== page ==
• Jessi McConnell

How to: Photography on a Budget


Model: Alyssa // Instgram: @nailditbyalyssa // This photo is from a very budget friendly shoot! We used a white blanket and layered a lace curtain over it as the backdrop. The lighting is from a large window. The "prism" effect in the corner was created using a decanter lid!

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If you've been following me on any other platforms, you may know that I'm pretty open about my financial situation. If you don't follow me, allow me to refresh you. I'm a broke ass bitch (and also go follow me!)


Being a broken ass bitch is not the only thing I am (thank dog!). I am also a business owner. A creative. A marketer. An advertiser. An artist. A perpetual student. I'm a photographer!


If you've ever dabbled in an artsy hobby, you know this shit costs coin. This is ironic because it's very difficult to make an income from the arts yet we're totally willing to dump our savings into products to help us produce more art. If you're just getting into photography, or you're interested in getting into it, I'm here to help you save a little bit of money so you can still feed yourself while feeding your creativity.


*I want to quickly add that I have included links to the products I'm talking about. As much as I wish this was sponsored or I had affiliate codes, I'm doing this just for your convenience.


1. Lower End Professional Camera

Here's the thing: people love to say "it's not the gear, it's the photographer". While I absolutely agree with that for the most part, the fact of the matter is that a point and shoot will not cut it for all projects. If you want to be able to produce high quality images for your clients, you have to purchase a decent camera. I'm a user and an avid fan of the Sony a6000 mirrorless system. I've been using this camera since I started doing photography 'professionally' and this camera has been game changing! It has an affordable price tag, even if you buy it with a kit lens. Now I got mine on sale a couple of years ago (with the kit lens) for about $600 but it's regularly more like $720 with the lens. You may even be able to find the system for less on Amazon!


The day I brought my baby home.

Of course there are cheaper camera models out there. I chose Sony because I used to own an Xperia Z1 and I was obsessed with the camera on it. I researched cameras for weeks before making my purchase and I'm so glad I chose this camera! It produces professional and high quality images for less than $1000.


Do your research before purchasing a camera that fits within your budget. Sometimes, it's worth it to keep saving for something that you can use more long term so you don't want to jump at a $300 camera if it's not going to work for you! Just make sure you get yourself a DSLR or a Mirrorless system so you have the capability of purchasing additional lenses.


2. Budget Friendly Lenses

Now just when you thought your new camera was the most expensive part, it's time to pick out a lens! If your camera came with a kit lens, there is absolutely no shame in using that lens for a while! These days, kit lenses are still pretty good and be used in a wide variety of jobs.


As soon as you're able to, get yourself a prime lens. The first lens I chose was a Sony 50mm F1.8 and it took my photos to the next level. It opened up wide so that bokeh was achievable and I was really able to create some beautiful portraits! This lens was about $350 and I used it almost exclusively until a couple of months ago when I purchase the Sigma 30mm F1.4 ($450). I recommend going with a 30mm or 35mm for your first prime if you can as they allow more to be seen in your frame and are therefore more versatile.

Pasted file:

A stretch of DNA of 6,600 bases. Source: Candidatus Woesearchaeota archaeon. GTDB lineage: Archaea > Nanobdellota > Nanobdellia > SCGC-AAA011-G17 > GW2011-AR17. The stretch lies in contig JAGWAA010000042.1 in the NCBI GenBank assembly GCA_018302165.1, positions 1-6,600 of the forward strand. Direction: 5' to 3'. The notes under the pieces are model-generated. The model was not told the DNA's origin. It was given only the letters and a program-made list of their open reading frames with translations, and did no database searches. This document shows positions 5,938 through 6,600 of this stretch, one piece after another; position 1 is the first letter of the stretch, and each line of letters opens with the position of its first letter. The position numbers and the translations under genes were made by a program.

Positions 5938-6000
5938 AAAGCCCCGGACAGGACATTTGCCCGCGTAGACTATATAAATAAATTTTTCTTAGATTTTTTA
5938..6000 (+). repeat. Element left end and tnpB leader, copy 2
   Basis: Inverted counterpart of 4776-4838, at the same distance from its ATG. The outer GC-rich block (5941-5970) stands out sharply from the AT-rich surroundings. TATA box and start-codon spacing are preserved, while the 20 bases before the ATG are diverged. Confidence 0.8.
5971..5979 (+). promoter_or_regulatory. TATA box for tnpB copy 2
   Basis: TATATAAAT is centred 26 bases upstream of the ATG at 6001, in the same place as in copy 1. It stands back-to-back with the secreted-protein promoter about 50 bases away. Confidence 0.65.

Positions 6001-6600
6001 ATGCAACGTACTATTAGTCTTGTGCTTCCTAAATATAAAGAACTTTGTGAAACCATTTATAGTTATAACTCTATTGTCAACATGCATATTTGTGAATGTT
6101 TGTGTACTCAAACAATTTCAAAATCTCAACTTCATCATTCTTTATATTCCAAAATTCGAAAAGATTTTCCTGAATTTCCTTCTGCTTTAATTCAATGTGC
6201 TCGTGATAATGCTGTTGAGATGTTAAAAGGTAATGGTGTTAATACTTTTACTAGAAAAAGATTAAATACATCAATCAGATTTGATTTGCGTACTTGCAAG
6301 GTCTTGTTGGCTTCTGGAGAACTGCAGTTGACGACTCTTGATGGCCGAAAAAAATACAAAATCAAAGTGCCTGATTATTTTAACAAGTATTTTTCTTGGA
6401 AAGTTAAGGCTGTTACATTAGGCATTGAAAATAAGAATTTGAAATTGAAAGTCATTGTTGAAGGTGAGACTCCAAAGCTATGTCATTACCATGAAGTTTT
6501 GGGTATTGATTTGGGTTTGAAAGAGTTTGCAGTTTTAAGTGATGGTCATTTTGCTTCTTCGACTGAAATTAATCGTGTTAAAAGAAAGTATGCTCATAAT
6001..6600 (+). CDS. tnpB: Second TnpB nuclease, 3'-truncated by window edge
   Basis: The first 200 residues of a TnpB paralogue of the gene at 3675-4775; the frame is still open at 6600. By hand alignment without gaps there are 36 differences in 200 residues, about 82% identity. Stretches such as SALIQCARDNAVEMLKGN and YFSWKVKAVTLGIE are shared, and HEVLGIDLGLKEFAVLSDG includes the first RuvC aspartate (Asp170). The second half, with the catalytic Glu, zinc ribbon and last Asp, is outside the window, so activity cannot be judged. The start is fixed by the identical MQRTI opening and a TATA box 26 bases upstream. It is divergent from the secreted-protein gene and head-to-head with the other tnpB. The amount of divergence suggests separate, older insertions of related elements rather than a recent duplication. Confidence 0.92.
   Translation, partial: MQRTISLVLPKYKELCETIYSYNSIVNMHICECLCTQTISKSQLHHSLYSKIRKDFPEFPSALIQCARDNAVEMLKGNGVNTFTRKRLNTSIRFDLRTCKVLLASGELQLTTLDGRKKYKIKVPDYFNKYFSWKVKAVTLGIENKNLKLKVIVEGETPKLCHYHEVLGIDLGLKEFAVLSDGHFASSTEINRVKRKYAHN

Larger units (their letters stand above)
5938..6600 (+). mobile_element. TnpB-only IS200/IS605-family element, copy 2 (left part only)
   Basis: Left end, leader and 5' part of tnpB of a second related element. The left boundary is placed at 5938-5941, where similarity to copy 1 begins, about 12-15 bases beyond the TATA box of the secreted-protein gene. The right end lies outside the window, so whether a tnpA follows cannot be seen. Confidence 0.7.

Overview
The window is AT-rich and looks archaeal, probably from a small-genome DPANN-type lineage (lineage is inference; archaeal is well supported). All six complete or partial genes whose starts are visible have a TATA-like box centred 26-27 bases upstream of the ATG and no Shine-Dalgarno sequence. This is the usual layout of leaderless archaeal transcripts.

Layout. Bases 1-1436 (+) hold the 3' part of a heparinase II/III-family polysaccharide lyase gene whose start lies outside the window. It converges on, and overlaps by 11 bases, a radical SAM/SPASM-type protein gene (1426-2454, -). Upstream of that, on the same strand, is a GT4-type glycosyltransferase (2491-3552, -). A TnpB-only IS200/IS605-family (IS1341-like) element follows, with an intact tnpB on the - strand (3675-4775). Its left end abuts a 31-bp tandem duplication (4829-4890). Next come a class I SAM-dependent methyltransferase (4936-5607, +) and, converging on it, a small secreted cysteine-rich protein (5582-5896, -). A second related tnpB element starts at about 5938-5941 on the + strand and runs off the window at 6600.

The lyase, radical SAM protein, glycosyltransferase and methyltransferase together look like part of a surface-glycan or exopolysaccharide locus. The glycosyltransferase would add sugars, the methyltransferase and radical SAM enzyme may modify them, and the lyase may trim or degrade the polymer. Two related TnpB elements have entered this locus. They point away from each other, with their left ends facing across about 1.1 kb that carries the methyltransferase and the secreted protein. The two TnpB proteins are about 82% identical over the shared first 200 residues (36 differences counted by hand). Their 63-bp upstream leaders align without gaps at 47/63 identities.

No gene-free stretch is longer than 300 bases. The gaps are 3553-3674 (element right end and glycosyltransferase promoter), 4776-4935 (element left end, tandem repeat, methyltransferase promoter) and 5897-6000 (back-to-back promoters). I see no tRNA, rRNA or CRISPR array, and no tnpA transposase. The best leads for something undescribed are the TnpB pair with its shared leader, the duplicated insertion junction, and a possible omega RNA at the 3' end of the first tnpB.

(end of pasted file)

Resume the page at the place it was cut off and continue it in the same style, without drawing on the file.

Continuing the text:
3. Lighting and Studio Sets

Once you have your camera and your lens, you're pretty much ready to go. You can shoot outdoors or in well lit areas and get beautiful images! Occasionally though, you may find yourself wanting to do a studio session. Now renting a studio can pretty costly. professional lighting and backdrops are also quite pricey! But from one bargain hunter to another, I'm here to tell you to get cheap stuff. I purchased this kit that came with 3 continuous lights/stands, umbrellas, a backdrop stand, and 2 backdrops for about $150. I also purchased this ring light from the same company because at the time it was the most affordable ring light I could find (at the time it was JUST the light and the bag, so I also didn't get any of the fun accessories with it)! Of course. today, you can get way better ring lights for the same price or just a little more.


Model: Sarah // Instagram: @sarahbainwohl // In this photo I used a cheap piece of material as the backdrop. For lighting I used 1 ring light directly in front of the model and one umbrella light behind her.

If you're not ready to purchase an entire studio set, no worries! Fake it til ya make it! I purchased a pink piece of material from my local Lens Mills and lucked out because it was crazy on sale. I'm talking less than $6 for like 6' of fabric. If you go this route, it's important to get a thick piece of fabric to ensure you can't see through it. I hang mine over a mirror and use my ring light as my only light source and boom, tiny studio!


Personally I hate flash, but I do own one external flash. I use it sparingly and only when I absolutely need to but this one does the trick for me. Mine did not come with the strap and you can definitely find cheaper options on amazon.







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These are my recommendations for starting your career/hobby in Photography! You can definitely find even more budget friendly options but these are the products that worked for me and fit my budget. If you have other product recommendations, leave a comment so other readers can compare!

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©2020 Jessi McConnell | Jess the Snapper  |  @jessthesnapper